Re: [Freshwater Aquariums] New member intro...
- Well, let me tell you what I have in this 30 gallon and find out wheter or
not I can add 3 more. 1-pleco, 1-angel, 1-blue gourami, 2-giant danios,
2-red swordtails, 3-black skirted tetras, and 3 albino tiger barbs. What do
you think? And by the way, thanks for the great info!
----- Original Message -----
From: "Patrick A. Timlin" <ptimlin@...>
Sent: Sunday, June 19, 2005 12:10 PM
Subject: Re: [Freshwater Aquariums] New member intro...
> --- Dustine Bottoms <DustineBottoms@...> wrote:
> > One of [the tiger barbs] was looking kind of "fat" or "full".
> > At first I thought bloat.
> > Then I thought that since the other two have bright orange
> > noses and this one doesn't that she could be pregnant.
> > She wasn't eating for about 72 hours and would just hover
> > in one corner with the other two behind, which
> > she still occasionally does. However, she is looking a little
> > better and eating and defacating again. I have a before
> > picture of it when it was huge and can take an after.
> Sounds like it is ok. May have been full of eggs and has since put
> them out as a feast for the other fish. Or it might have been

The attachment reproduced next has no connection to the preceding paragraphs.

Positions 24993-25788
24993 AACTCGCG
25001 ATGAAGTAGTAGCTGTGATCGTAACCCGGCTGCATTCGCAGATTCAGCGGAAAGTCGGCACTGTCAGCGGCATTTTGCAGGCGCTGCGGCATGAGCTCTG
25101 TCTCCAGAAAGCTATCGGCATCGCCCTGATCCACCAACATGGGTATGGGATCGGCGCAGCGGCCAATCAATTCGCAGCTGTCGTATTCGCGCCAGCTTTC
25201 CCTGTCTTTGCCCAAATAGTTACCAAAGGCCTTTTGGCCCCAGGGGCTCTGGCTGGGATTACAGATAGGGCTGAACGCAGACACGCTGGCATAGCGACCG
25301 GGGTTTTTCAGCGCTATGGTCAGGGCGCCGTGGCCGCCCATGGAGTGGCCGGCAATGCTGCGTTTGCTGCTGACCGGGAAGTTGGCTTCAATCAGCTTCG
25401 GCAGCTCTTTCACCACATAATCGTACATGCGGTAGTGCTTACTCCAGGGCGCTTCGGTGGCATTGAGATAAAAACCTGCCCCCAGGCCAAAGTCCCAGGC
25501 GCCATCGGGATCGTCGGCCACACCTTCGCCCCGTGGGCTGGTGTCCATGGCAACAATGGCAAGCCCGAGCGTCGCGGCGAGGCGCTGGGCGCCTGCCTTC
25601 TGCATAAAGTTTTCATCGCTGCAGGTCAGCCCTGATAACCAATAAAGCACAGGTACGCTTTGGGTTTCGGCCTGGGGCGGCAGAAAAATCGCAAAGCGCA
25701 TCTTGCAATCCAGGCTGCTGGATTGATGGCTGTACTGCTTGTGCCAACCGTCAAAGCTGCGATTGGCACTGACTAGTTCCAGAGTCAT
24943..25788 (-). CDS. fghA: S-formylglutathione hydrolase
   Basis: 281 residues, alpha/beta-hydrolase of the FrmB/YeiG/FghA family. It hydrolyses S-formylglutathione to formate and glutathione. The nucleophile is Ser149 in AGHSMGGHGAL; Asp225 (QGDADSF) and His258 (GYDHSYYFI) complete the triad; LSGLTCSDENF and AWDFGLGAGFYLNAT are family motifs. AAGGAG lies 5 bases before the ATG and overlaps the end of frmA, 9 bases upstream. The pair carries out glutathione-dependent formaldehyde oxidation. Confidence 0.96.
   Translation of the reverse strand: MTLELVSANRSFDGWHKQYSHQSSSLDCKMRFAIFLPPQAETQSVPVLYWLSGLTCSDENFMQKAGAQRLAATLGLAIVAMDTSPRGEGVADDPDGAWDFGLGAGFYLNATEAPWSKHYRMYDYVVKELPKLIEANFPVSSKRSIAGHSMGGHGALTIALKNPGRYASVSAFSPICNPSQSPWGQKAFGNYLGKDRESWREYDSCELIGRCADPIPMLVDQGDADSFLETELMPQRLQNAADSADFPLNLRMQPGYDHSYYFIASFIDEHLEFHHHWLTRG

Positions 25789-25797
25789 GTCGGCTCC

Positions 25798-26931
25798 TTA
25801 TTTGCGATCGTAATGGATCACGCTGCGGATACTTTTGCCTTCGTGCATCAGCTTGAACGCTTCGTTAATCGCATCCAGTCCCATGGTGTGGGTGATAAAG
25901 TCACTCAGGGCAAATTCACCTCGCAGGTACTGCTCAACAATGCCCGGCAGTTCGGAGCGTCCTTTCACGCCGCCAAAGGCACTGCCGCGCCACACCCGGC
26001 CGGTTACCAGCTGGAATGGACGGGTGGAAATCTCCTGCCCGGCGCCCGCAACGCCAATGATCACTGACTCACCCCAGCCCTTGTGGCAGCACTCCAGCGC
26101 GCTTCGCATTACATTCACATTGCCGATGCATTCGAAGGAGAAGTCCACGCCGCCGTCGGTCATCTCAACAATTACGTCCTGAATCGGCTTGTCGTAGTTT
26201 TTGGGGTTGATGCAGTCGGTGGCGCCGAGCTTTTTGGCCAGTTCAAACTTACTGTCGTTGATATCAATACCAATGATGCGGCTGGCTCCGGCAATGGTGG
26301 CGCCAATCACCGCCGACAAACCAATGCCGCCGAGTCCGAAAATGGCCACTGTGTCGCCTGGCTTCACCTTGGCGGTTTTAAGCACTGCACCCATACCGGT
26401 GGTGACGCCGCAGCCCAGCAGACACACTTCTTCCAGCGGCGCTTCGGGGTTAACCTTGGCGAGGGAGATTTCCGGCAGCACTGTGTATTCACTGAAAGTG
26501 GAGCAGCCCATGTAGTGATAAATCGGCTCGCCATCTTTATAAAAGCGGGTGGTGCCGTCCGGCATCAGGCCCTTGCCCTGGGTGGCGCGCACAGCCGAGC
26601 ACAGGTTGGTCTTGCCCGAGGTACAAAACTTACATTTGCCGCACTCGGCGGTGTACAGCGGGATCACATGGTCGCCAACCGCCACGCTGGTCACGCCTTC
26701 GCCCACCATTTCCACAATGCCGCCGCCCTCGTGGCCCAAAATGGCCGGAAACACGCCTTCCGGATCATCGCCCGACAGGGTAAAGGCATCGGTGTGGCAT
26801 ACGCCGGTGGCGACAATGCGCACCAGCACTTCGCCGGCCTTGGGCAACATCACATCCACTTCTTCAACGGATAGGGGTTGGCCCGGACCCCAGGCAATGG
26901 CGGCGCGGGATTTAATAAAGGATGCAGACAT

> As far as hanging out by itself, Tiger Barbs really do best in larger
> groups, say a good half dozen as a start. They definitely establish a
> dominant chain of command with one being the big guy who picks on
> anyone and everyone and no one picks on it. Which is why you need a
> group so that aggression spreads out. After the big one, you will
> have a 2nd, a 3rd, etc. What might be happening is the big one picks
> on #2, and the hovering one, while #2 picks on the hovering one.
> So as you can see, the #3 gets picked on by everyone where as #2 only
> gets picked on half the time, so #3 has to hide while #2 can be out
> and about more. Assuming #3 is not sick or anything, adding another
> trio of Tiger Barbs would probably go a long way to having them all
> out, since even the meekest of the group would not be targeted 100%
> of the time. This is just the way Tiger Barbs are. In huge schools,
> this obviously is not a problem, but when you have only a couple/few,
> certain individuals suffer greatly.
> Patrick Timlin
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